Thanks in no small part to the pandemic, every gamer’s backlog of untouched games may have finally seen a dent. Steam, being one of the most popular gaming apps in the world, has likely seen even more play as we’ve all been stuck inside for months now.
For most of us who prefer the company of our gaming rigs, staying inside is seen as “just another day” for the most part. However, the thrill of couch co-op has remained pretty far out of reach for anyone whom you’re not currently hunkered down.
Enter the beauty of Steam’s Remote Play Together feature. Though it had been quietly released last November, most people still have no idea it exists or what it does. Remote Play Together lets people play local multiplayer games over the internet. This means that one player can stream a single game to another player’s screen where both will be able to enjoy a couch co-op player experience, all while still maintaining proper social distancing.
The beauty of it is that only one player needs to own the actual game you’ll both be playing. So, you and some friends will be able to squad up for any local multiplayer supported title as long as one of you has made the purchase. Even the PC specifications for the games are tied only to the one streaming it. All of your friends joining in can play the most graphically demanding games, or at least as much as your rig can handle.
In order to set up Steam’s Remote Play Together feature, your first stop should be to see if your PC reaches Valve’s recommended system specs. The client PC is the most important part, the one hosting the game, so make sure it’s the person with the best rig.
The hosting PC should also have a reliable internet connection. If they disconnect, so does everyone else. Ethernet is preferred as it tends to have less complications but a strong Wi-Fi network will suffice.
Once you’ve gotten the specs and connectivity on lock:
All players should ensure that their Steam client is fully up to date.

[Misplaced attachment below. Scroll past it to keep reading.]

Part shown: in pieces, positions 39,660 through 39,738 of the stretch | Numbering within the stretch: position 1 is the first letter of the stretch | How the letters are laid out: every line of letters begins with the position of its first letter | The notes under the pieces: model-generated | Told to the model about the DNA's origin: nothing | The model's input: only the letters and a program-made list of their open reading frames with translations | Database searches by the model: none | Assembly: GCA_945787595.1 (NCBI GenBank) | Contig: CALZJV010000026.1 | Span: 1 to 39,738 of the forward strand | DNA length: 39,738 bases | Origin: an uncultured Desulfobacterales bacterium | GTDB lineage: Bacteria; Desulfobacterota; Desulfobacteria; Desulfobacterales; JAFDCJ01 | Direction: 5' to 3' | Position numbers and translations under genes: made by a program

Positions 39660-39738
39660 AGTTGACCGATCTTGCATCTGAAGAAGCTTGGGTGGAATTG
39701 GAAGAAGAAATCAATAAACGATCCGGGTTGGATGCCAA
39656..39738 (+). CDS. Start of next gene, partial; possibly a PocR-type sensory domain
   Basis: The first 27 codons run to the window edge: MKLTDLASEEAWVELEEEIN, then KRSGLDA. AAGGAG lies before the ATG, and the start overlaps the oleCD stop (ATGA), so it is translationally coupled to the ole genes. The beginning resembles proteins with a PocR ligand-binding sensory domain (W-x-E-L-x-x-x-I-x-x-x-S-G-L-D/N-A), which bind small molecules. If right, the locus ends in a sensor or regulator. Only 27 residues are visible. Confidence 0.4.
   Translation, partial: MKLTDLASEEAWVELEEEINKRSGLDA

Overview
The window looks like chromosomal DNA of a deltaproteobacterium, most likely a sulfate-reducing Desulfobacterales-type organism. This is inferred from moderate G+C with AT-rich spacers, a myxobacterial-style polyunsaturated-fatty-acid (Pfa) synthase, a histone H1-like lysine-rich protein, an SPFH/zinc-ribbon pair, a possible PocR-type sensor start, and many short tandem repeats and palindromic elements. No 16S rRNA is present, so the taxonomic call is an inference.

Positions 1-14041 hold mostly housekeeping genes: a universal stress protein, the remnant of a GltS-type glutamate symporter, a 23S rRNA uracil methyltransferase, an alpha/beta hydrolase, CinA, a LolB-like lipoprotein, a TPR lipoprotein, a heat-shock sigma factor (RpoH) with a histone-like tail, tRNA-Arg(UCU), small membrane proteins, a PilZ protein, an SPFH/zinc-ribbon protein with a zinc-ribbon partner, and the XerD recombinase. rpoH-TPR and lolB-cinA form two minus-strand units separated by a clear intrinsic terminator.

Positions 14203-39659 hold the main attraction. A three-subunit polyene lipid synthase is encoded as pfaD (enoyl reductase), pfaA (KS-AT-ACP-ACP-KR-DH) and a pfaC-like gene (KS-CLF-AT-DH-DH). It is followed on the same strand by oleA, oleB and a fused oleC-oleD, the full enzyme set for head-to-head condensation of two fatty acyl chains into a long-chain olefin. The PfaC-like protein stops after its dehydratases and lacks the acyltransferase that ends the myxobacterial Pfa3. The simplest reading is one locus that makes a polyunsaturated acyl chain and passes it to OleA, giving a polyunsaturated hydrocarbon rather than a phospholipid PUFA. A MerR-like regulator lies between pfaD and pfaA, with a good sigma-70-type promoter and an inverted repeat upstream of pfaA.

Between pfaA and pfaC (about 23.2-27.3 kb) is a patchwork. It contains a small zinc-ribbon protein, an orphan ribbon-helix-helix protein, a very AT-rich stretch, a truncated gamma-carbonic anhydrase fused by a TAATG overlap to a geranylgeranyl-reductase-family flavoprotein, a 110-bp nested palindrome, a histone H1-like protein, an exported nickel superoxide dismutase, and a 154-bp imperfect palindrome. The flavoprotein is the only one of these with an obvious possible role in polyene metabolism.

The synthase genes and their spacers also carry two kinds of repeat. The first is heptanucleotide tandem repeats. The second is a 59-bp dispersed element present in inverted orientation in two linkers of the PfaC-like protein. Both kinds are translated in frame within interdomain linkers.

You can do this by checking to see if all version numbers are the same for each player. To perform this check, click on Steam located in the top-left corner of the window and select Check for Steam Client Updates… from the available options.
Once versions are synced for all players, you can launch the local multiplayer game you’ve decided on.
Your game library can be filtered in order to show which of the games you currently own are Remote Play Together compatible. Open your Library and click on the Filter tool. From here you can place a check in the Remote Play Together box located under features. All compatible games will show up on the left.
After the game has been booted up, open the in-game Steam overlay by pressing Shift + Tab, locate and select your friend’s name(s), and you’ll receive the option for a Remote Play Together invitation. Click on it and your crew is good to go.
Like any feature for a gaming platform, it’s possible to encounter a few bugs. Here is a list of potential issues and their fixes so you can get back to gaming with your friends.
- If an invite is not available, it’s likely due to Steam client disparities. Ensure both clients have the latest update and that you and your friend(s) have opted into or out of, the beta. For a quick workaround, you should all opt out together and retry in order to best troubleshoot the situation.
- Inputs not being detected for one or all players? Everyone should unplug and reconnect their peripherals. It’s also best that only one keyboard and mouse combination is being used while others use controllers, since Remote Play Together will only detect one keyboard.
- It’s possible that the person who is set to host may encounter issues. When this occurs, it may be better to allow another player to host via your game library. Especially if the game is one only you own. Sometimes a new host is all that is needed to correct lingering issues.
- When sending out invites, it’s possible that your friend will receive an error when attempting to accept it. The best thing to do is cancel the already sent invite first, and then resend a new one. This way there are no conflicting invites if the first one failed.
Other complications are possible but these are four of the most common you’re likely to encounter when dealing with Steam’s Remote Play Together feature.
While you’ve got the time, you might also think about leveling up your Steam by accumulating a few badges. Hopefully this will help you stay connected with your friends while you remain safe as a virus-avoiding shut-in.
OSG News & Deals Newsletter
Get the latest gaming news, reviews, and deals sent to your inbox, FREE!